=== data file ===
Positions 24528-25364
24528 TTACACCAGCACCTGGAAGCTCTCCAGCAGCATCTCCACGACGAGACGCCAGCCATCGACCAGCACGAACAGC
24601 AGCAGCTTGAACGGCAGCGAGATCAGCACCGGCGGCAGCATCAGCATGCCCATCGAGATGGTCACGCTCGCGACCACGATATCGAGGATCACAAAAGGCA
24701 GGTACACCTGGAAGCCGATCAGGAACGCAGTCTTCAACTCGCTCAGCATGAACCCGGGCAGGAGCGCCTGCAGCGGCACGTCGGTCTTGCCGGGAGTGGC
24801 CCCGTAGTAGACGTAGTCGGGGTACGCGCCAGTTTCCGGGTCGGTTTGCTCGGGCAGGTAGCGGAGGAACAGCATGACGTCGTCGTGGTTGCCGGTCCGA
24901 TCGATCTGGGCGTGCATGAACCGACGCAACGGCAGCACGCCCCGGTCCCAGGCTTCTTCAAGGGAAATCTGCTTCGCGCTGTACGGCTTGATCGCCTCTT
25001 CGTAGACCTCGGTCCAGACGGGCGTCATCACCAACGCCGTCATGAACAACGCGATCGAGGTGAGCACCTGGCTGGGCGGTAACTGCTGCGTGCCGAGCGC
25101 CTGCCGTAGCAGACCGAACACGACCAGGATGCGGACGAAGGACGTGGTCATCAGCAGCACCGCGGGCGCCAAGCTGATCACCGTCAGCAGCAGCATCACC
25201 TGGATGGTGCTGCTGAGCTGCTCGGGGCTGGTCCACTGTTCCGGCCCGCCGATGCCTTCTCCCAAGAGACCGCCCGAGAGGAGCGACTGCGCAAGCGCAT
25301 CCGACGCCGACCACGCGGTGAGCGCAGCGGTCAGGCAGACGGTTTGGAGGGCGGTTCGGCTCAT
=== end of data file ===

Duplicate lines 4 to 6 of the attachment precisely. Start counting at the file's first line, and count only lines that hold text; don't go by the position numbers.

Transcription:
24701 GGTACACCTGGAAGCCGATCAGGAACGCAGTCTTCAACTCGCTCAGCATGAACCCGGGCAGGAGCGCCTGCAGCGGCACGTCGGTCTTGCCGGGAGTGGC
24801 CCCGTAGTAGACGTAGTCGGGGTACGCGCCAGTTTCCGGGTCGGTTTGCTCGGGCAGGTAGCGGAGGAACAGCATGACGTCGTCGTGGTTGCCGGTCCGA
24901 TCGATCTGGGCGTGCATGAACCGACGCAACGGCAGCACGCCCCGGTCCCAGGCTTCTTCAAGGGAAATCTGCTTCGCGCTGTACGGCTTGATCGCCTCTT